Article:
01 August 2008

The Prayer of Thanksgiving

I was talking to a friend recently about the seemingly new Lutheran practice of inserting a "prayer of thanksgiving" between the Sanctus and the Our Father (or between the Sanctus and the Words of Institution), as can be seen, for example, in Lutheran Worship (LCMS, 1982), Lutheran Service Book (LCMS, 2006), and the brand new Christian Worship Supplement (WELS, 2008). My friend expressed his objections to this, seeing it as an ill-advised modern ecumenical concession to those who insist that a prayer at this point in the Liturgy is a necessity. I pointed out in response that the liturgical tradition of American Lutheranism included such a usage long before the advent of the modern "Liturgical Movement" with its various Dixian demands, and that another way of interpreting the appearance of such prayers in modern hymnals is to see it as a restoration of something that was previously used by American Lutherans within the memory of many who are alive today.

The Evangelical Lutheran Hymnal was published in 1908 by the Lutheran Book Concern (Columbus, Ohio), by order of the First English District of the Joint Synod of Ohio and Other States. The second part of "The Order of Morning Service," entitled The Holy Communion, includes the Preface, the Proper Preface, the Sanctus, the Exhortation, the Consecration, the Agnus Dei, the Pax, the Distribution, the Nunc Dimittis, the Thanksgiving, the Post-Communion Collect, the Benedicamus, and the Benediction.

Below you'll find the texts that appear under the heading "The Consecration," from pp. 21-22 of the 1908 Evangelical Lutheran Hymnal. You'll notice, by the way, that there is also a prayer following the Words of Institution. But the Words of Institution themselves are not embedded within a prayer. Luther D. Reed, on p. 351 of The Lutheran Liturgy (1947 revised edition), says that these Ohio Synod sacramental prayers were taken from the 1879 Liturgy of the Evangelical Lutheran Church in Bavaria. This 1908 hymnal, with this order of service, was not supplanted in the Ohio Synod until its 1930 merger with the Iowa and Buffalo Synods, at which time the new American Lutheran Hymnal - which removed such prayers from the Liturgy - was published. It is very likely, however, that many former Ohio Synod congregations in the new American Lutheran Church continued to use the 1908 hymnal well into the middle part of the twentieth century.

My friend was unaware of all of this. With the thought that there may be others who have a similar liturgical interest, but who likewise are unfamiliar with this tradition, I am sharing the pertinent section from the Ohio Synod liturgy here.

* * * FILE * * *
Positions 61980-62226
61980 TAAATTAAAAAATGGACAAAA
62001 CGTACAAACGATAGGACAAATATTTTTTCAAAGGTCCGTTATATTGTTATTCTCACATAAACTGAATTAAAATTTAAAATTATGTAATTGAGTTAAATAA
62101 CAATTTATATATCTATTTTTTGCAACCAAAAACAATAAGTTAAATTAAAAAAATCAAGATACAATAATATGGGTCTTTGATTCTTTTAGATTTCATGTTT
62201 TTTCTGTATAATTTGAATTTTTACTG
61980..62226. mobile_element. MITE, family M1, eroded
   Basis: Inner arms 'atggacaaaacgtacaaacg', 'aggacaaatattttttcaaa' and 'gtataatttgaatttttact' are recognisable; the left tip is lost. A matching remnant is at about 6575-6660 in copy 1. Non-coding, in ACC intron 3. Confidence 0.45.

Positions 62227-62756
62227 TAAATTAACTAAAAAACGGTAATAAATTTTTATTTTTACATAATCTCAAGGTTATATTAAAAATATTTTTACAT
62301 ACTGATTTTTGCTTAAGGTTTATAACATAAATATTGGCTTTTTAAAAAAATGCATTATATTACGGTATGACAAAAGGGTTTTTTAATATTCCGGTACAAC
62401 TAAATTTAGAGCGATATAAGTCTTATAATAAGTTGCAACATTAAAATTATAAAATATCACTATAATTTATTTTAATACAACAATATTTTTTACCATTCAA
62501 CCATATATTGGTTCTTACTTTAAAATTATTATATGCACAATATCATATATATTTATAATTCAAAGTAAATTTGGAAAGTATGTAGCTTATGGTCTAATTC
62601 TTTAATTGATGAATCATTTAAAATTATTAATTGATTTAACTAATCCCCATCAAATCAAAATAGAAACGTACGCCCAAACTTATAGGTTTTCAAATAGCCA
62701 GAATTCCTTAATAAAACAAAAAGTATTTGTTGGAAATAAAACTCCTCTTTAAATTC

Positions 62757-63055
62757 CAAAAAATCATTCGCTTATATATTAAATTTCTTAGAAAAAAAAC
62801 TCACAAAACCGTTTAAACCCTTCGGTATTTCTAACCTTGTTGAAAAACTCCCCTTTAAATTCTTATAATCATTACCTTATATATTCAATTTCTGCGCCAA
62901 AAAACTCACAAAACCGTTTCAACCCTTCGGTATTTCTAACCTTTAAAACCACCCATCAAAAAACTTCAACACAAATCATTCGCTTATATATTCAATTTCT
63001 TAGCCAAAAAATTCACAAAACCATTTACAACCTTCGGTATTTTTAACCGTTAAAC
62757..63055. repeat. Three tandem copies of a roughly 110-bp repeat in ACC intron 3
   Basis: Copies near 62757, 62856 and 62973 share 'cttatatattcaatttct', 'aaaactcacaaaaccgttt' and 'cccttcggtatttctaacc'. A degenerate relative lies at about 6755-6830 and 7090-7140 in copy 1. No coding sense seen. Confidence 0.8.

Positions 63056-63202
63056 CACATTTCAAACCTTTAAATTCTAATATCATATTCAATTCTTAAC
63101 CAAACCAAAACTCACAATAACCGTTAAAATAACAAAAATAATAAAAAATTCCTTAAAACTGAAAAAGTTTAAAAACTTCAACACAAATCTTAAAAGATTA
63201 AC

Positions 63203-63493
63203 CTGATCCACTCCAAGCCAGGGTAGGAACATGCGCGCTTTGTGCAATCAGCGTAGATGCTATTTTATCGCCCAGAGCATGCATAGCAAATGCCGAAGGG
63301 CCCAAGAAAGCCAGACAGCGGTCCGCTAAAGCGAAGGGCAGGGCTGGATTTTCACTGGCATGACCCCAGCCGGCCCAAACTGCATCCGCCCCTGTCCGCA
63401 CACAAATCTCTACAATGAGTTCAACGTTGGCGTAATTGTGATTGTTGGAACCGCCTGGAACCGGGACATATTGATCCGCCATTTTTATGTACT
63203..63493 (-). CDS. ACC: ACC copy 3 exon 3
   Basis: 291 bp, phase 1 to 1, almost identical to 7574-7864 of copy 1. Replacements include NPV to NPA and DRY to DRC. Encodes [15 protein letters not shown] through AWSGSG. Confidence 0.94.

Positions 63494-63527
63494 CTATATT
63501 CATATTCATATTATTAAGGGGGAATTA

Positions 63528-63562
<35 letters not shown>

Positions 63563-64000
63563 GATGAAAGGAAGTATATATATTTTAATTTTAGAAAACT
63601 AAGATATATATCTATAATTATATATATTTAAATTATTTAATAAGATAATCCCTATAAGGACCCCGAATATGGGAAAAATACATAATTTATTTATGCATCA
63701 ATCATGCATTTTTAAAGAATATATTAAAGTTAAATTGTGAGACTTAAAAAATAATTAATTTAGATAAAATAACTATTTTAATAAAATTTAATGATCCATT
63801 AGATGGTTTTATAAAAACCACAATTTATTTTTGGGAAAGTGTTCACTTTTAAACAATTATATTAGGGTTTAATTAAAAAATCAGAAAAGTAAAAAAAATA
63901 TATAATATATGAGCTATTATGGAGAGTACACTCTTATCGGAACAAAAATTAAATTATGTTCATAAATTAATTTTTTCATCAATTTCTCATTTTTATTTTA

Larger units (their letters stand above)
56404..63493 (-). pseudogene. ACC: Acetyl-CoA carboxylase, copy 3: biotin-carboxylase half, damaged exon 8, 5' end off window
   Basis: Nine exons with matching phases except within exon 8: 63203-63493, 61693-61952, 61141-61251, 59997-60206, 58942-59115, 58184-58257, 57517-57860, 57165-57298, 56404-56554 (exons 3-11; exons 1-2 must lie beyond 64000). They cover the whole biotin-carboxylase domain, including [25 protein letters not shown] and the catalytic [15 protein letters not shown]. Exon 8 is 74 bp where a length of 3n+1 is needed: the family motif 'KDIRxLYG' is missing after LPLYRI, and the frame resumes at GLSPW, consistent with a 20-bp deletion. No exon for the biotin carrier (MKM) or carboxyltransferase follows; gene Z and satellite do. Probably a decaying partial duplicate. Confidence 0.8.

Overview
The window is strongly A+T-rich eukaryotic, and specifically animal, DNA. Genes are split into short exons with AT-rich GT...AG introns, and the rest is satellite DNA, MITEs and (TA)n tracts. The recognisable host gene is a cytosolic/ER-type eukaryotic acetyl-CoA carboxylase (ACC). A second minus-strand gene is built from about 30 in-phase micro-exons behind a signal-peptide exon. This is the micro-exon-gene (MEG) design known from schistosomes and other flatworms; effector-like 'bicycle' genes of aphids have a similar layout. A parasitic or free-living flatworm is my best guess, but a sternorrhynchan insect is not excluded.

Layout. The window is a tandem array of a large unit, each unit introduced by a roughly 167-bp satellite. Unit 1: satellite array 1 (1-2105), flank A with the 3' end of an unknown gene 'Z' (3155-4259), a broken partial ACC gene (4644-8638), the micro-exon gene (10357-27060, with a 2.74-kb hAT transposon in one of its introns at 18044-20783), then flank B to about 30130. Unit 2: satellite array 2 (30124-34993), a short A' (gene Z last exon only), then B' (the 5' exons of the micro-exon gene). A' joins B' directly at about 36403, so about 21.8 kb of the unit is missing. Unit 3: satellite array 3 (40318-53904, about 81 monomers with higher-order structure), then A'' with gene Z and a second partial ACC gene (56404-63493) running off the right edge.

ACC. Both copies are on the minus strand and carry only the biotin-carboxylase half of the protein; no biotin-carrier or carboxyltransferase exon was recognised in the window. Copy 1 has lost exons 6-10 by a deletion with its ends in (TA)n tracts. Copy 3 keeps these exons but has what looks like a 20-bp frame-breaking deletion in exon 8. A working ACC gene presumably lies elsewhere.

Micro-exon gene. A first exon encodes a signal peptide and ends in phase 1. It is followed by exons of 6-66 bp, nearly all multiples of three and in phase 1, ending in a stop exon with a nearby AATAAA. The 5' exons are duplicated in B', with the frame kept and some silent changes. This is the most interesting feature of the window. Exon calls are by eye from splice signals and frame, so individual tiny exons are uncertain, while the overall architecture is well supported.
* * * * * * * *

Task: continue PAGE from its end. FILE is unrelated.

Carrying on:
________________________________________



GLORY be to Thee, O Lord Jesus Christ, Thou almighty and everlasting Son of the Father, that by the sacrifice of Thyself upon the cross, offered up once for all, Thou didst perfect them that are sanctified, and ordain, as a memorial and seal thereof, Thy Holy Supper, in which Thou givest us Thy body to eat, and Thy blood to drink, that being in Thee, even as Thou art in us, we may have eternal life, and be raised up at the last day. Most merciful and exalted Redeemer, we humbly confess that we are not worthy of the least of all the mercies, and of all the truth, which Thou hast shown unto us, and that, by reason of our sins, we are too impure and weak worthily to receive Thy saving gifts. Sanctify us, therefore, we beseech Thee, in our bodies and souls, by Thy Holy Spirit, and thus fit and prepare us to come to Thy Supper, to the glory of Thy grace, and to our own eternal good. And in whatsoever, through weakness, we do fail and come short, in true repentance and sorrow on account of our sins, in living faith and trust in Thy merits, and in an earnest purpose to amend our sinful lives, do Thou graciously supply and grant, out of the fulness of the merits of Thy bitter sufferings and death; to the end that we, who even in this present world desire to enjoy Thee, our only comfort and, Savior, in the Holy Sacrament, may at last see Thee face to face in Thy heavenly kingdom, and dwell with Thee, and with all Thy saints, for ever and ever. Amen.

OUR FATHER, Who art in heaven; Hallowed be Thy Name; Thy kingdom come; Thy will be done on earth, as it is in heaven; Give us this day our daily bread; And forgive us our trespasses, as we forgive those who trespass against us; And lead us not into temptation; But deliver us from evil; For Thine is the kingdom, and the power, and the glory, for ever and over. Amen.

OUR LORD Jesus Christ, in the night in which He was betrayed, took bread; and when He had given thanks, He brake and gave it to His disciples, saying, Take, eat; this is My body, which is given for you; this do in remembrance of Me.